Thailand sends Rohingya Muslims back to Burma

File photo: Rohingya Muslims at an immigration detention centre in Thailand's Kanchanaburi province, 10 July 2013 Rights groups say the Rohingya people, who are considered stateless, face discrimination in Burma

The Thai authorities have announced that 1,300 Rohingya refugees were sent back to Burma last year.

They had been held at Thai detention centres and deported late last year, but the news has only just emerged.

Human rights groups have criticised the move, saying Rohingyas face persecution in Burma, also known as Myanmar.

Many thousands of Rohingya Muslims have fled Burma in the wake of repeated outbreaks of ethnic and sectarian violence in recent years.

The worst of the violence affecting Rohingyas has been in Rakhine state, in the west of Burma, which has seen fierce clashes between Buddhists and Muslims. Rights groups say tens of thousands have been displaced there, with many still living in camps.

The Rohingya people are considered stateless and are rejected by both Burma and neighbouring Bangladesh, which already hosts several hundred thousand refugees from Burma and says it cannot take any more.

In this 14 September 2013 photo, Muslims travel past a road barrier next to a security checkpoint in Maungdaw, northern Rakhine state, Myanmar Clashes erupted between Buddhist and Muslim communities in Burma's Rakhine state in 2012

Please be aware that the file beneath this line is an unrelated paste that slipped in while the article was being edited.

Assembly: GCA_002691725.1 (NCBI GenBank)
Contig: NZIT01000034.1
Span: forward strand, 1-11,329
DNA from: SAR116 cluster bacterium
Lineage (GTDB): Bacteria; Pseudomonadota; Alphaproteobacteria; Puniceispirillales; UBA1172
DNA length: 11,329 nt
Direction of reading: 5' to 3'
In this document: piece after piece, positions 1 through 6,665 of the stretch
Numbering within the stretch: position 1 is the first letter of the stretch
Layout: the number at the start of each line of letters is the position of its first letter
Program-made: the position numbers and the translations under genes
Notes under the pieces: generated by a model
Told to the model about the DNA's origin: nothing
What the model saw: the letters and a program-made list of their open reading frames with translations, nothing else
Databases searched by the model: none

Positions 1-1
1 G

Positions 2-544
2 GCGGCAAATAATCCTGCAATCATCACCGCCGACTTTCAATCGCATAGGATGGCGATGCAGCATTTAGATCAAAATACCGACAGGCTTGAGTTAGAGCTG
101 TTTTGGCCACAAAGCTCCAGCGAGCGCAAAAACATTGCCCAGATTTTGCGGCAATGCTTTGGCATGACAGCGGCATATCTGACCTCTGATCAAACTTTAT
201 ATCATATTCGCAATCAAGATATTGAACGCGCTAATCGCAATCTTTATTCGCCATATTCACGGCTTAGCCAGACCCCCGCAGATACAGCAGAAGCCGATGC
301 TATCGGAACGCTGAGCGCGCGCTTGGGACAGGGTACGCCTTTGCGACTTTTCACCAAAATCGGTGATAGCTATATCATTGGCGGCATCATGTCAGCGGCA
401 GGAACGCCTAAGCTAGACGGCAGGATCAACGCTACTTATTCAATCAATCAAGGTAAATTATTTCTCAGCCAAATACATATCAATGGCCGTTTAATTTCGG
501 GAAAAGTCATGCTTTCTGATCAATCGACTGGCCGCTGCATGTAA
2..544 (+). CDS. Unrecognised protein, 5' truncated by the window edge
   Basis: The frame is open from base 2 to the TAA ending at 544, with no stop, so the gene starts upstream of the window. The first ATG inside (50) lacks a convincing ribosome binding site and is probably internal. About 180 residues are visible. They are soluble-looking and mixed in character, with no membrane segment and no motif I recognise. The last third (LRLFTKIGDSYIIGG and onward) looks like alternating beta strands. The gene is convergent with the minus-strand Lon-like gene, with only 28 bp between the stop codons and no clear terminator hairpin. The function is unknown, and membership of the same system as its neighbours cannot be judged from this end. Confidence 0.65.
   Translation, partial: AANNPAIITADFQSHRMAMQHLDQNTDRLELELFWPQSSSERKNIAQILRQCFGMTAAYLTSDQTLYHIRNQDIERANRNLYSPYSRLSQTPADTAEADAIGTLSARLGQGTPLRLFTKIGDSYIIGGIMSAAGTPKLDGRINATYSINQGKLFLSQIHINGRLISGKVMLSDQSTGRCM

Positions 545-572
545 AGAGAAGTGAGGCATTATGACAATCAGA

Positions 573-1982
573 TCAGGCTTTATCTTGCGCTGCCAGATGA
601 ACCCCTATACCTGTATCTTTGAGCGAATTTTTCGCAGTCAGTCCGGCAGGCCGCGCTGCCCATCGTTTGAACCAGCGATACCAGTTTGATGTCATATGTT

"The deportations were voluntary. We sent them back 100 to 200 people at a time," police Lieutenant General Pharnu Kerdlarpphon told the Associated Press news agency.

"These people said they could not see any future while being held in Thailand, so they chose to go back to Myanmar," he added.

But the announcement was met with condemnation.

"The deportation of Rohingya is a blatant violation of international laws that prohibit sending back refugees and asylum-seekers to a place where they can face danger and persecution," said Sunai Phasuk, a senior researcher with Human Rights Watch.

Many of them have attempted dangerous sea journeys in flimsy boats, mostly to Malaysia. Aid agencies say they are very vulnerable to bad weather, engine failure, or being sold by people-traffickers in Thailand.

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